These words introduced to the country a fresh voice, a skillful rhetoric, an inspiring personality, and in time a dynamic new doctrine of civil struggle. Although Kings home was dynamited and his familys safety threatened, he continued to lead the boycott until, one year and a few weeks later, the citys buses were desegregated.

Recognizing the need for a mass movement to capitalize on the successful Montgomery action, King set about organizing the Southern Christian Leadership Conference (SCLC), which gave him a base of operation throughout the South, as well as a national platform from which to speak. King lectured in all parts of the country and discussed race-related issues with religious and civil rights leaders at home and abroad. In February 1959 he and his party were warmly received by Indias Prime Minister Jawaharlal Nehru and others; as the result of a brief discussion with followers of Gandhi about the Gandhian concepts of peaceful noncompliance (satyagraha), King became increasingly convinced that nonviolent resistance was the most potent weapon available to oppressed people in their struggle for freedom. King also looked to Africa for inspiration. The liberation struggle in Africa has been the greatest single international influence on American Negro students, he wrote. Frequently I hear them say that if their African brothers can break the bonds of colonialism, surely the American Negro can break Jim Crow.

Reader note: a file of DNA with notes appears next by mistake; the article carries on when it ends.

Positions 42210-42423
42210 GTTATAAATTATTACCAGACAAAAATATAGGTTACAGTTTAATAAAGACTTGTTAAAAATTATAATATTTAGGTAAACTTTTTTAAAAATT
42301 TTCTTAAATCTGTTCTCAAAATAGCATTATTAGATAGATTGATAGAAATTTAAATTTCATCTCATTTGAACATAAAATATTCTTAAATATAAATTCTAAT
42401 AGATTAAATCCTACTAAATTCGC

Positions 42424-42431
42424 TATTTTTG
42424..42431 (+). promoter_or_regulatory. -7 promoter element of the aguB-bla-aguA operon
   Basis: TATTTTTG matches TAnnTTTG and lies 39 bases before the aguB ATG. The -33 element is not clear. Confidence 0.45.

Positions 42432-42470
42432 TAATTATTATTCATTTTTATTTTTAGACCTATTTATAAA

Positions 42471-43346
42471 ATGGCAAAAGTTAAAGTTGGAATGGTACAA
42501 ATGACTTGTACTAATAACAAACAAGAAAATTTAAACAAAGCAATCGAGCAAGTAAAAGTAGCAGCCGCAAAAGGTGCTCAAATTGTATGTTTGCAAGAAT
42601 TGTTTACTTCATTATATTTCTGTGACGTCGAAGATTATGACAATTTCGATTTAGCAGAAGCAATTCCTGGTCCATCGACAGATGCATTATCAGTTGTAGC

In 1960 King and his family moved to his native city of Atlanta, where he became co-pastor with his father of the Ebenezer Baptist Church. At this post he devoted most of his time to the SCLC and the civil rights movement, declaring that the psychological moment has come when a concentrated drive against injustice can bring great, tangible gains. His thesis was soon tested as he agreed to support the sit-in demonstrations undertaken by local black college students. In late October he was arrested with 33 young people protesting segregation at the lunch counter in an Atlanta department store. Charges were dropped, but King was sentenced to Reidsville State Prison Farm on the pretext that he had violated his probation on a minor traffic offense committed several months earlier. The case assumed national proportions, with widespread concern over his safety, outrage at Georgias flouting of legal forms, and the failure of Pres. Dwight D. Eisenhower to intervene. King was released only upon the intercession of Democratic presidential candidate John F. Kennedyan action so widely publicized that it was felt to have contributed substantially to Kennedys slender election victory eight days later.